Gardens overflowing with fragrant herbs provide the ingredients for both medicinal and culinary recipes. These easy-to-grow plants thrive in full sun and average soil. Bees and butterflies gravitate to herb gardens, creating movement and adding natural beauty. Add a miniature hummingbird feeder and an herb garden transforms to a haven for these tiny birds. Growing herbs organically eliminates concerns with consuming chemicals or polluting the environment and protects animals and helpful insects, as well.
Select an area that receives full sun for 6 to 8 hours a day. Most herbs thrive in full sun.
Till the area to a depth of 8 to 10 inches and remove rock, roots and other debris.
Layer a 2 to 3-inch layer of well-rotted manure or compost over the soil. Work in well with a garden tiller or hand tools.
Dig a hole twice the size of the root ball of the herb seedling. Position the seedling in the hole and spread the roots over the soil. Fill in around the roots with soil and firm down to secure the plant. Space individual plants to the recommended spacing.
Water thoroughly and keep soil moist until seedlings show signs of new growth. Decrease water. Herbs typically require little supplemental watering. Water deeply once a week and allow soil to dry between waterings.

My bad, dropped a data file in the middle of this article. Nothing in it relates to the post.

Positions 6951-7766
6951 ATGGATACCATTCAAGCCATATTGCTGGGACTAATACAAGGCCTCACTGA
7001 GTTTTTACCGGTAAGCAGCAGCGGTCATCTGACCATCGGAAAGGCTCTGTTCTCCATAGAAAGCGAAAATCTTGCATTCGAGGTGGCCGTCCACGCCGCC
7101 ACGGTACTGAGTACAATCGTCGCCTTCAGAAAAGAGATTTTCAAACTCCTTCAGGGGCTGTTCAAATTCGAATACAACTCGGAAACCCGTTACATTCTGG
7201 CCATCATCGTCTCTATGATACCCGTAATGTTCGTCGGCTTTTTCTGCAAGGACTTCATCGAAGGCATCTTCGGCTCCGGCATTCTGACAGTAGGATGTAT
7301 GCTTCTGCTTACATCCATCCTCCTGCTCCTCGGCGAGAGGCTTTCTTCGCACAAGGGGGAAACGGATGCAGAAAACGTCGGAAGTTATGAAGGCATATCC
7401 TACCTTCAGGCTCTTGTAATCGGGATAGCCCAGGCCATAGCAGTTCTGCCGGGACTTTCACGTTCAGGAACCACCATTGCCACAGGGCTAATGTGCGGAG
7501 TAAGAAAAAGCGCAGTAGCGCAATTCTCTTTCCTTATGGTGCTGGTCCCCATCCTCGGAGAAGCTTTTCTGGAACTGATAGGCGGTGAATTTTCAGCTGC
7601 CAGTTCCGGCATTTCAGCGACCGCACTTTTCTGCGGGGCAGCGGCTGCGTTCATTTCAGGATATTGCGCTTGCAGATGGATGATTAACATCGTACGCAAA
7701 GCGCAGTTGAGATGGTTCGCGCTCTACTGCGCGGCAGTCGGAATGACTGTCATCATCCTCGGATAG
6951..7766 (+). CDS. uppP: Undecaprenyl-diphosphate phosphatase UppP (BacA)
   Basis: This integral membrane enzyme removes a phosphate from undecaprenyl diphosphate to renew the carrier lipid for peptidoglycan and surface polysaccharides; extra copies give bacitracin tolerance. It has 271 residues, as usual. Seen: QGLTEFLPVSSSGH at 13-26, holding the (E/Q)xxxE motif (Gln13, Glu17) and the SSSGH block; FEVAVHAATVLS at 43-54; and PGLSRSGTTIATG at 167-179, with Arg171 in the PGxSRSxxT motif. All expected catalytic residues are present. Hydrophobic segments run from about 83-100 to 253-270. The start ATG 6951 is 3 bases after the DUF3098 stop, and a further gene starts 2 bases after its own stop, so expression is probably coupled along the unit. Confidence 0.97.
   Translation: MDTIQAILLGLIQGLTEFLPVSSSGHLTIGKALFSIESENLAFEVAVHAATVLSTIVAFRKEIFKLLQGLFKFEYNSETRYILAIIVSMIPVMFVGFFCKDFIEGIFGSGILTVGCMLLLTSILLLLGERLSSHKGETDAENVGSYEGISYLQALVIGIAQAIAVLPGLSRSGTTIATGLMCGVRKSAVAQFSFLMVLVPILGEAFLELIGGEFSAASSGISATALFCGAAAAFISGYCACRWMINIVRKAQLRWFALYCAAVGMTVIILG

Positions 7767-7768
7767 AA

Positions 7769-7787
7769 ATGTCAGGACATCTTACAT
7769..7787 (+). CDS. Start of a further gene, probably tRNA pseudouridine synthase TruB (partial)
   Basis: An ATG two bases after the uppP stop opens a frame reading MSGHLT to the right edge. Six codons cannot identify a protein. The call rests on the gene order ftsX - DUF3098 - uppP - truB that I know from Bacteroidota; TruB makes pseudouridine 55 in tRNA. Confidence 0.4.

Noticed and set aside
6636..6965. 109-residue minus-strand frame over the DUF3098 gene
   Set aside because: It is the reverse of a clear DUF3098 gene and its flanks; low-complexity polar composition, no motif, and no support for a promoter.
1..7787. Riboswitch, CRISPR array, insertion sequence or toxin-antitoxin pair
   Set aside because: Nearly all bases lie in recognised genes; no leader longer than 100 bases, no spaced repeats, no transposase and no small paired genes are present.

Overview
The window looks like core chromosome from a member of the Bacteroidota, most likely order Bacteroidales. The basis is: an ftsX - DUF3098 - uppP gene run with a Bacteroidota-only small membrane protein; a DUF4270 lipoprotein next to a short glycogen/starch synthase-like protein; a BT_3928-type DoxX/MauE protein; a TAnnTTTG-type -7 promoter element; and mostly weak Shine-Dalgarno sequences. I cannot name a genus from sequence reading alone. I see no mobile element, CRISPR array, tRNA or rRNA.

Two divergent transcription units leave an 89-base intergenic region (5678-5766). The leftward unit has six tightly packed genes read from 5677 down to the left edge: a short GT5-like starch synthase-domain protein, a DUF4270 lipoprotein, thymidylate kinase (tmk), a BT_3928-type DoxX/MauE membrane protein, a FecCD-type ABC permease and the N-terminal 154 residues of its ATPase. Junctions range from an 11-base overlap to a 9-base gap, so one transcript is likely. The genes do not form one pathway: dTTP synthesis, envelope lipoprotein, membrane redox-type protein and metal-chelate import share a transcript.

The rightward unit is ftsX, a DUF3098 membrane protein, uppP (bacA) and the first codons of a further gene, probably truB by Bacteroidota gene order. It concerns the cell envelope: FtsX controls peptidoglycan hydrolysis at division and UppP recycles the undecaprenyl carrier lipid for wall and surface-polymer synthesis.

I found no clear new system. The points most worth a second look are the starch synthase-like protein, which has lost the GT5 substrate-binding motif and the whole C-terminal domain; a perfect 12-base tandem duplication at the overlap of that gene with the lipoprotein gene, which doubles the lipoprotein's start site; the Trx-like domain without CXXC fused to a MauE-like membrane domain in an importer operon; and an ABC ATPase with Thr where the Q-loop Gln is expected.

Apply organic fertilizer only when needed. Fish emulsion or manure tea provides the nutrients plants need to grow without the risks associated with chemical formulas. Herbs typically do not require supplemental fertilizer as the oils responsible for both fragrance and flavor may be inhibited in rich soil.
Control pests by handpicking or by spraying the plants with a forceful spray of water to dislodge insects. Insect pests are rare as many herbs are a natural insect repellent.
Pinch out center leaves with your thumb and forefinger when seedlings are 4 to 6 inches high to force the plant to develop dense foliage. Repeat in three weeks.
Harvest leaves once herbs are 4 to 6 inches tall for immediate use. Pick herbs for drying before blooms appear. Blooming reduces the intensity of oils in herbs.